A safety roadmap

Mayor’s Task Force Provides Guidelines on Resuming Religious Services

The guidelines come as faith-based organizations announce reopening plans.

By Catherine Wendlandt October 16, 2020

Lakewood Church's almost 17,000 seats are eerily empty as Pastors Joel and Victoria Osteen deliver their opening remarks onstage during the April 10 afternoon taping of their Easter Sunday programming.

Image: Daniel Kramer

Many of our old habits and ways of doing things are changing before our eyes during this pandemic-ridden annus horribilis, including, it seems, worship.

On Friday afternoon, Mayor Sylvester Turner announced his Health Equity Response (H.E.R.) Task Force, which he formed in April 2020 to address health inequities and access, had released new guidelines for faith-based organizations and houses of worship to reopen and resume services.

The guidelines, he continued, answer three critical questions: 

  1. "How can we protect congregants, staff, and volunteers who attend service?"
  2. "How do we assure our communities we are doing all we can to protect them?"
  3. "How do we minimize transmission risk?"

The results are the following "critical guidelines": 

  • Reopen houses of worship at 25-percent capacity. 
  • Offer pre-registration for services.
  • Clean and disinfect all surface areas, including doors and tables, before, during, and after services.
  • Avoid sharing AV equipment like microphones and spaces like pulpits.
  • Remove shared items like hymnals, pens, and offering envelopes.

Read the complete set of guidelines here.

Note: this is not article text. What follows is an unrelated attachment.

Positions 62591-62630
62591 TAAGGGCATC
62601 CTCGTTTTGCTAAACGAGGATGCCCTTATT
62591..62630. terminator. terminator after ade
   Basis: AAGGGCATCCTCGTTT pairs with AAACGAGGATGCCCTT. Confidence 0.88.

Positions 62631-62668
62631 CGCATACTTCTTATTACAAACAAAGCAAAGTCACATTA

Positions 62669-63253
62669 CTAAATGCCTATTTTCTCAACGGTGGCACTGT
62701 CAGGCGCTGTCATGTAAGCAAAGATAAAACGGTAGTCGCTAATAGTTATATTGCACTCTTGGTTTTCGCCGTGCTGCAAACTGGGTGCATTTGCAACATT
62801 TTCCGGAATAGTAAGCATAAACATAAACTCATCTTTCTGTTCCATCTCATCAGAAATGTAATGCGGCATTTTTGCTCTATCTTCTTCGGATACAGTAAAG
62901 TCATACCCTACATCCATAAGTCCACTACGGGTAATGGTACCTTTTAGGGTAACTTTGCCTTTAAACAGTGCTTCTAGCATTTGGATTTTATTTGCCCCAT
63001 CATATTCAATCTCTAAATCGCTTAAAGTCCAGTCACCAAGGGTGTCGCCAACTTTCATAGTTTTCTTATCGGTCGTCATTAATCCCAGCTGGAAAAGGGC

Throughout the announcement, the mayor emphasized that these are not mandates, but guidelines "that we offer for people to consider." He continued that because there is a “separation of church and state,” he could not order the organizations.

However, Gov. Greg Abbott, despite being the governor of the state of Texas, closed down houses of worship on March 31 when he issued his statewide stay-home orders. He then reopened houses of worship in the first phase of re-openings on May 1. 

Turner, though, has been averse to making any orders about faith-based organizations since the beginning of the pandemic. 

On March 13, after shutting down many city events, Turner said he would not make a ruling when it comes to faith-based organizations, encouraging the churches and worship centers to make careful decisions.

“In order for us to get through it, we are literally going to have to pace ourselves and change our habits,” Turner said then. “For now, and in the foreseeable future we are going to have to learn to even worship in a different way. ... but we will get through it.”

On April 8, Turner reminded religious leaders to use technology and whatever else they need to in order to celebrate the upcoming religious holidays (Easter, Passover, and Ramadan). “We’ll come through it, and as my mama would say, ‘This too shall pass,’” Turner said. 

Then on April 28, after Abbott loosening restrictions on faith-based gatherings, the mayor said he wouldn’t tell people what to do, but, yet again, he encouraged cautiousness. “You can pray from wherever you are,” he said.